GREG CAMERONTHRUST BELT IMAGING, GREG@TBI.CAAbstractBuilding PSDM velocity models in complex structure land environments is difficult. A machine-learning method using a convolutional neural network (CNN) incorporates both human and artificial intelligence to overcome these difficulties. The supervised learning process used a large representative dataset to train the CNN, learning the convolutional weights that best map the input seismic shot records to the target velocity model. With careful consideration of both training data and network architecture, the CNN can accurately predict velocity models on both synthetic and field data.IntroductionConvolutional neural networks have been successfully used for many tasks, from computer vision to natural [...]

PSDM velocity model building using a Deep Convolutional Neural Network2023-09-26T12:09:57-06:00

CCS expertise and analogical reasoning

LEE HUNT CARBON ALPHA, LHUNT@CARBONALPHA.COM ERIC STREET CARBON ALPHA GRAHAM HACK CARBON ALPHA We provoke the development of geoscientific expertise for the early stages of CCS through analogy with fields that geoscientists already command. Introduction Recently, there has been a tremendous increase of interest in the safe and permanent underground storage of carbon dioxide (CCS). This has been driven by governmental enactment of climate goals in many parts of the world. These goals have been powerfully manifested in several ways, including through penalties and incentives. Canadian efforts in this regard have included the Government of Canada’s (GOC) rapidly escalating carbon [...]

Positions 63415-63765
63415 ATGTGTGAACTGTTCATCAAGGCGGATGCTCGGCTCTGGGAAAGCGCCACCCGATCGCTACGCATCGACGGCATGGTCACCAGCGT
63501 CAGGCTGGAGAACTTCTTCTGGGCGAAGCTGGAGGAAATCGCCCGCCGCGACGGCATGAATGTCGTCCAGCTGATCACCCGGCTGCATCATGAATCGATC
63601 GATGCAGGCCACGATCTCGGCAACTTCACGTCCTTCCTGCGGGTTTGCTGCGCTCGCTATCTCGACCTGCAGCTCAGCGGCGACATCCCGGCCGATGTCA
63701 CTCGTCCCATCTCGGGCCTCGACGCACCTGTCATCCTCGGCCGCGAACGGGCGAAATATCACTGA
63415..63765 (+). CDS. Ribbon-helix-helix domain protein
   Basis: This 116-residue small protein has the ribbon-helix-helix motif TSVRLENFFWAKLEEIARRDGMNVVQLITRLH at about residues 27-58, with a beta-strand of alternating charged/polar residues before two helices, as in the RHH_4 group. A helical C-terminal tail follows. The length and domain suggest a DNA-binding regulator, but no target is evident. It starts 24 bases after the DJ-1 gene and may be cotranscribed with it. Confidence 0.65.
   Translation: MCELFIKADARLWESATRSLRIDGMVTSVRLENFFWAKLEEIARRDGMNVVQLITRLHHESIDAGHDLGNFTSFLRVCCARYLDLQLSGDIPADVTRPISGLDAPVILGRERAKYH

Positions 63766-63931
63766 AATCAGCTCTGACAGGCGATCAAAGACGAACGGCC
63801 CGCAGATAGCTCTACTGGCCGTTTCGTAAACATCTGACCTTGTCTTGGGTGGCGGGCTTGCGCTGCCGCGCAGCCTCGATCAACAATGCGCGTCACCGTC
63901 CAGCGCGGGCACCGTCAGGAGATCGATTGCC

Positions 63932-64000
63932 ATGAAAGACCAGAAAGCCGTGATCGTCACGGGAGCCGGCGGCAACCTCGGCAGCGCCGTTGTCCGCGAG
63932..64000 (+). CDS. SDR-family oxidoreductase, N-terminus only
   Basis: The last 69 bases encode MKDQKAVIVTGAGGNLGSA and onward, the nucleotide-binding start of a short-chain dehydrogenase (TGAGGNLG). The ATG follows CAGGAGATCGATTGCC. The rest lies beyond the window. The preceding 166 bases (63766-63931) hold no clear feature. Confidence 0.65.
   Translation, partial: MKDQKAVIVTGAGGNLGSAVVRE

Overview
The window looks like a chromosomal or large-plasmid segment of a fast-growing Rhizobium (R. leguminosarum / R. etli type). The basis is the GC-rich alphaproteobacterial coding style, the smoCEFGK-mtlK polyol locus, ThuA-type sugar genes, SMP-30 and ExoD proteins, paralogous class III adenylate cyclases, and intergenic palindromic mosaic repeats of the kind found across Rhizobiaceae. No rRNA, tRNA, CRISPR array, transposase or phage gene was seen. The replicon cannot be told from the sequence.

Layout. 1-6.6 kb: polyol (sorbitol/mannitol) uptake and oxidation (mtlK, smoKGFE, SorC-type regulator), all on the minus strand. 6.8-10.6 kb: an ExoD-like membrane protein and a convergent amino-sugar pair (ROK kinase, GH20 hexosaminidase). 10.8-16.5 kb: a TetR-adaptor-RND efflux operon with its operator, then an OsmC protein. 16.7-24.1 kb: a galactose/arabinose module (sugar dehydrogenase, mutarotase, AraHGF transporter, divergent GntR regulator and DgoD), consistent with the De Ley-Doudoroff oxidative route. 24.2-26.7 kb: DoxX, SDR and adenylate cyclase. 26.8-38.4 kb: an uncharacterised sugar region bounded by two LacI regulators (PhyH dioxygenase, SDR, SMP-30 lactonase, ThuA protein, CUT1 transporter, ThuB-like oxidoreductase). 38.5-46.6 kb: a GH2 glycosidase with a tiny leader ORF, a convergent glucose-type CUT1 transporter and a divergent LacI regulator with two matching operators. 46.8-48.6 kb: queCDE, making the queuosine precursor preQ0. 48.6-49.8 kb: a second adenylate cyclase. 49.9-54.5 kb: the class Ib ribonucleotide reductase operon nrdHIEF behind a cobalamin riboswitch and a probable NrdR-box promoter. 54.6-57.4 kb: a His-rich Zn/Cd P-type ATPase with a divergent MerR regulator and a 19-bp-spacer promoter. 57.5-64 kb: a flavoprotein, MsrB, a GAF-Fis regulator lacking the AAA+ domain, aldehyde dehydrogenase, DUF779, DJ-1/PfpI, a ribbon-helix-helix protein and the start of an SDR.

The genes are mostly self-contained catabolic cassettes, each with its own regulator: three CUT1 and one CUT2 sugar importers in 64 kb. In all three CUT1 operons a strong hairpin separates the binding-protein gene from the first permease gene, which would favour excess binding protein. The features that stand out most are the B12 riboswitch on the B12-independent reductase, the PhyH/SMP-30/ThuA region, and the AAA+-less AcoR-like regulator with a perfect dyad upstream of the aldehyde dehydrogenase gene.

CCS expertise and analogical reasoning2023-09-07T20:18:23-06:00

Lithium Exploration: Successes and Challenges into the 21st Century

KATHLEEN DOREY, H.BSC. PETREL ROBERTSON CONSULTING LTD., KDOREY@PETRELROB.COM Introduction While many people think of lithium only in the context of batteries, it is a critical mineral supporting development of diverse new technologies in the 21st century. Global supply chains of years past must be rapidly expanded to meet new demands. Traditionally, lithium has been produced from both hard-rock mines and from highly saline brines brought to the surface and concentrated through evaporation. New mines can be developed, but surface concentration of lithium brines is limited to specific areas and is coming under increased environmental scrutiny. To address the demand, exploration [...]

Lithium Exploration: Successes and Challenges into the 21st Century2023-06-29T17:04:55-06:00

Geophysics at the University of Alberta: A longstanding and vibrant tradition

MIRKO VAN DER BAAN DEPARTMENT OF PHYSICS, UNIVERSITY OF ALBERTA, EDMONTON, ALBERTA, CANADA. MIRKO.VANDERBAAN@UALBERTA.CA Introduction Geophysical research at the University of Alberta has a long and rich history, starting in 1954, investigating both applied and fundamental questions such as: Why do the Earth and planets have magnetic fields? Can we forecast earthquakes? What was the climate like in the past? How did plate tectonics form the Rocky Mountains? How do we locate hydrocarbons and other resources underground? Does hydraulic fracturing cause earthquakes? Is geothermal energy an option for Canada? What happens to CO2 stored underground? The early years: The 1950s [...]

Geophysics at the University of Alberta: A longstanding and vibrant tradition2023-05-19T12:31:41-06:00